Wednesday, April 24, 2013

near Bloomingdale: Carter G. Woodson home, Sixth and I Historic Synagogue on list for $1M grant competition from Partners in Preservation

The closest historic sites to Bloomingdale on this list below are the Carter G. Woodson house on 9th Street NW in Shaw and the Sixth and I Historic Synagogue .
Michael Neibauer, Staff Reporter- Washington Business Journal
Apr 24, 2013, 12:00am EDT
Two dozen Washington-area historic sites, from Mount Vernon to the Metropolitan AME Church to the Marine Corps War Memorial, will compete for a slice of a $1 million grant in a voter-driven contest that kicks off Wednesday.
Partners in Preservation, a venture of American Express Co. and the National Trust for Historic Preservation, will pit local historic sites and their fans against each other — for the good of them all. Most sites will get at least a small percentage of the $1 million award, but only one will receive all of what it requested once the 17 days of voting are completed.
``Many people think of us as a credit card company, but we`re the world`s largest travel company,`` said Tim McClimon, vice president for corporate social responsibility at American Express and president of the American Express Foundation. ``Keeping these sites restored and open to the public seems to have a real connection to our business.``

Washington is the eighth metropolitan area to participate in Partners in Preservation. The others are San Francisco, Chicago, Boston, New Orleans, Seattle, Minneapolis-St. Paul and New York. The contest brings visibility to ``hidden gems`` through increased membership, donors, media attention and social media following, McClimon said.
American Express and the historic preservation trust whittled down 150 site applicants to 24, each with a viable project ready to go now. The criteria included historical import, a pressing preservation need and the community benefit, said Rob Niewig, leader of the trust`s Washington field office.
``We look at those criteria as an opportunity to assemble a portfolio that reflects the richness of this area,`` Niewig said. ``And I think this accomplishes that.``
The top vote getter is guaranteed to get its requested amount. The rest of the money will be divvied up based on voting, social media points (10 points for a tweet or 10 points from an on-site Instagram photo) and the decisions of a local advisory committee.
You might think that a nationally known historic site, such as the National Cathedral or Mount Vernon, would have a built-in advantage. It could send a mass email to national supporters and win thousands of votes.

Not so, McClimon said.

``It`s the smaller organizations that have the passion behind their projects,`` he said. ``They`re the ones that go out and mobilize their neighbors to get behind it. The larger organizations, they might send out an email, but they don`t really mobilize behind it. It happens year after year after year.``
In Boston, for example, the top vote getter was the Paragon Carousel, which defeated better-known sites such as the Old North Church and the Paul Reverse House.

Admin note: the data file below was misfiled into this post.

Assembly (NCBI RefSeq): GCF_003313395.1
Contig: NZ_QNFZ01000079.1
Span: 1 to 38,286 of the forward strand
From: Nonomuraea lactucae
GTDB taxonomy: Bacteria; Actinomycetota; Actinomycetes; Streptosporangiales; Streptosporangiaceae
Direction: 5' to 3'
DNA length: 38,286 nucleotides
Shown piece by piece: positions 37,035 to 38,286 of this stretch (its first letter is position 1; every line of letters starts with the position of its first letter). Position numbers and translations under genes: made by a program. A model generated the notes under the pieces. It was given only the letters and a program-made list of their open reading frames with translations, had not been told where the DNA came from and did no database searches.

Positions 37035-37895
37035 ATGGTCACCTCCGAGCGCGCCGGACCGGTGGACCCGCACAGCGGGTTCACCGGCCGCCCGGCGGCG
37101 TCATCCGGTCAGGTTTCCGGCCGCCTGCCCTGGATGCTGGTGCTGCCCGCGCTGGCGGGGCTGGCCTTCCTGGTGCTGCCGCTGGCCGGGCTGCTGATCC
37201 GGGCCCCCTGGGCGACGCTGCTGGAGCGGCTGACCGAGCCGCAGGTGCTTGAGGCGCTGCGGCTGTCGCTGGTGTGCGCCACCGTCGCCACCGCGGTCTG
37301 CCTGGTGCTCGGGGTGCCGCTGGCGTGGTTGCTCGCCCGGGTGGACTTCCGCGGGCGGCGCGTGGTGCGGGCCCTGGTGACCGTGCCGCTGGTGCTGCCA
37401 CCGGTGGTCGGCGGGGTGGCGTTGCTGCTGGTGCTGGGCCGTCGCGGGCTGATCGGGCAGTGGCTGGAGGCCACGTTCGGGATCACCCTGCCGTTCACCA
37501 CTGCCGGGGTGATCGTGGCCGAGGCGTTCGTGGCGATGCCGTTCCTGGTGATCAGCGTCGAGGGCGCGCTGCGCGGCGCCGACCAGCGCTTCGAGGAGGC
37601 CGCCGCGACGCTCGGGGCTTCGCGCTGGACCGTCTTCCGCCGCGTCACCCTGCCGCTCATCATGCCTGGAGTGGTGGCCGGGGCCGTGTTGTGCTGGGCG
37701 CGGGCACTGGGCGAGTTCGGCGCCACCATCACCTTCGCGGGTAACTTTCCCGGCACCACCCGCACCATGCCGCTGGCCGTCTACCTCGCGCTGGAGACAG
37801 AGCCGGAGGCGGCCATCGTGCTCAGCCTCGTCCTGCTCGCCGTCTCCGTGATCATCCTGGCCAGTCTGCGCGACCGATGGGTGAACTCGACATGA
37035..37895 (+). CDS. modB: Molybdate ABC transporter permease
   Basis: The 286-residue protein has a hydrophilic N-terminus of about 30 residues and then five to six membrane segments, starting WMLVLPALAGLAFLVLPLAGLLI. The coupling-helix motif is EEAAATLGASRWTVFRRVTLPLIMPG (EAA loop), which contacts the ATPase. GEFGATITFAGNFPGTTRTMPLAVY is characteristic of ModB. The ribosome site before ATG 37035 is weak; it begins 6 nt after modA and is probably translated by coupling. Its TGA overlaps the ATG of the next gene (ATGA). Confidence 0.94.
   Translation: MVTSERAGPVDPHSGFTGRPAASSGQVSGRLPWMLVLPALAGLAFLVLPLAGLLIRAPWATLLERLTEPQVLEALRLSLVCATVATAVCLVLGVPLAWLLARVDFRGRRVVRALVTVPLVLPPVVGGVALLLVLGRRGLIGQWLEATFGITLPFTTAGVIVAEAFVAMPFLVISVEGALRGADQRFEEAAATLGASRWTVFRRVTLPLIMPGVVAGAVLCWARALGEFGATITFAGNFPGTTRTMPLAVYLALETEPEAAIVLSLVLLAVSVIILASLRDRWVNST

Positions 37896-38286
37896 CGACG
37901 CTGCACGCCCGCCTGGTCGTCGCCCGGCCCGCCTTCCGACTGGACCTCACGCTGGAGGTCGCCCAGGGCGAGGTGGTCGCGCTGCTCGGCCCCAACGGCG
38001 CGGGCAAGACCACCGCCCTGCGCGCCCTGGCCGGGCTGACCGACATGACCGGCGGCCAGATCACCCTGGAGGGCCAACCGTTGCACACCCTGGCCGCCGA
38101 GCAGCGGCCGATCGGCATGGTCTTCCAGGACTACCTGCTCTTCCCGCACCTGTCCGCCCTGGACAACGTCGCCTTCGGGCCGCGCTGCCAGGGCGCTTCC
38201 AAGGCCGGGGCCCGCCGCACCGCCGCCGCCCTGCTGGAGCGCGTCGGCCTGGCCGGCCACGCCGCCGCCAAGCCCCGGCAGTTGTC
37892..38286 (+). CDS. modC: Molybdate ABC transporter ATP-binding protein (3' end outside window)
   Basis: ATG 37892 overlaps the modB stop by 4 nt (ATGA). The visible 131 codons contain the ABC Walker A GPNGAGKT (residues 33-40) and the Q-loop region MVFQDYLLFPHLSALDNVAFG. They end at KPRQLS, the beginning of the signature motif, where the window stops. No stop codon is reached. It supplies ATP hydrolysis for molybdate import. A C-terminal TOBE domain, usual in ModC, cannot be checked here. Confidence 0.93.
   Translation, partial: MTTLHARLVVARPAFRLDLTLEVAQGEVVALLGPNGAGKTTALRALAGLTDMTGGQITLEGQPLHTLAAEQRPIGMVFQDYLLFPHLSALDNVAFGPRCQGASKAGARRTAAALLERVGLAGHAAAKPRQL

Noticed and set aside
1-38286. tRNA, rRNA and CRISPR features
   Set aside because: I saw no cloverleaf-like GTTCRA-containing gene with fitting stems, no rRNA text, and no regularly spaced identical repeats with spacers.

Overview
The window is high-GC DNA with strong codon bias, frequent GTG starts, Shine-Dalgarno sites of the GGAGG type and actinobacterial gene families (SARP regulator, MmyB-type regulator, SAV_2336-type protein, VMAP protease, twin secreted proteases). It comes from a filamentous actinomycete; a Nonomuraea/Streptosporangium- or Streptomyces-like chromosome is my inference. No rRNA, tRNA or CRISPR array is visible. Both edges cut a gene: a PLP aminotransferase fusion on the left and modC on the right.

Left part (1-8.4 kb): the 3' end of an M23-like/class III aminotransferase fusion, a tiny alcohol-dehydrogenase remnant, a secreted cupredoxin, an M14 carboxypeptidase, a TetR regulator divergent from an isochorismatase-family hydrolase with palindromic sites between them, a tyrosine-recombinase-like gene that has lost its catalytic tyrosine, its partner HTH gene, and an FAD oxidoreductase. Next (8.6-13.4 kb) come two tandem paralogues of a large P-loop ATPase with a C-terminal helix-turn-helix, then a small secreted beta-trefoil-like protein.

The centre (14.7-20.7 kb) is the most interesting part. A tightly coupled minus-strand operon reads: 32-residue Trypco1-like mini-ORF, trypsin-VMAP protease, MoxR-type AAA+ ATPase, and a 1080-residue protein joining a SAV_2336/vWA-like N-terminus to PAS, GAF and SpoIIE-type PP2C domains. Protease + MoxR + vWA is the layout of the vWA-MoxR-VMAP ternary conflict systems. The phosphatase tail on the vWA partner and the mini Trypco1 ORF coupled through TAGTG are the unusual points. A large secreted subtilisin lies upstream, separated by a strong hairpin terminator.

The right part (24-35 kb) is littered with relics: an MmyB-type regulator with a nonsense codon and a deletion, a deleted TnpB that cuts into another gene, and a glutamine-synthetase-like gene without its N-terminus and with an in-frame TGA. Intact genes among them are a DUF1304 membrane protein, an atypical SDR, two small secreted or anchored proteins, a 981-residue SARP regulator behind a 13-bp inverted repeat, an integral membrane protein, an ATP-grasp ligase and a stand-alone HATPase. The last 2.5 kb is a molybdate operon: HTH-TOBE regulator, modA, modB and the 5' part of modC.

Bricks and mortar preservation dollars are extremely difficult to obtain, Niewig said. But that type of preservation is critical, not only for the good of the site itself, but for the region`s economy, which benefits from millions of visitors, he said.
Voting runs through May 10. An open house at all 24 sites is scheduled for May 4-5.
The sites, in alphabetical order, and their proposed projects:
All Souls Church Unitarian, D.C.: Historic bell tower restoration.
Arlington House, Arlington: Rehabilitation of south conservatory and windows.
C&O Canal`s Abner Cloud House, D.C.: Preservation of 1801 home.
Carter G. Woodson home, D.C.: Rebuild front and rear facade.
Clara Barton`s missing soldier`s office, D.C.: Conservation of untouched office.
Colvin Mill Run, Great Falls: Restoration of 18th century machinery.
Congressional Cemetery, D.C.: Mausoleum Row vault roof repair and replacement.
Darby Store, Beallsville: Interior restoration of general store.
Dumbarton Oaks Park, D.C.: Repair the garden`s built structures.
George Mason Memorial, D.C.: Renovation of memorial grounds.
Greenbelt Theatre, Greenbelt: Restoration of historic theater.
Heyden Observatory, D.C.: Restoration of observatory exterior.
LAMB @ Military Road School, D.C.: Restoration of building`s exterior.
Living Classrooms of the NCR, D.C.: Restoration of Chesapeake Bay buyboat.
Marine Corps War Memorial, Arlington: Clean, wax, and regild the monument.
Meridian Hill Park, D.C.: Stabilization and repair of the Grotto.
Metropolitan AME Church, D.C.: North stained glass window rehabilitation.
Mount Vernon, Mount Vernon: Restoration of Washington`s dining room.
National Museum of Women in the Arts, D.C.: Major roof repairs.
Sixth & I Historic Synagogue: Stained glass window rehabilitation.
The Athenaeum, Alexandria: Exterior renovation.
The Kennel at Aspin Hill Memorial Park, Silver Spring: Rehabilitation of historic kennel.
Tivoli Square/GALA Hispanic Theatre, D.C.: Restoration the theater domes.
Washington National Cathedral, D.C.: Nave vaulting repair.

1 comment:

Bloomingdale Resident said...

Not too far away - a place that I had never heard of - Clara Barton's Missing Soldiers Office at 437 7th Street.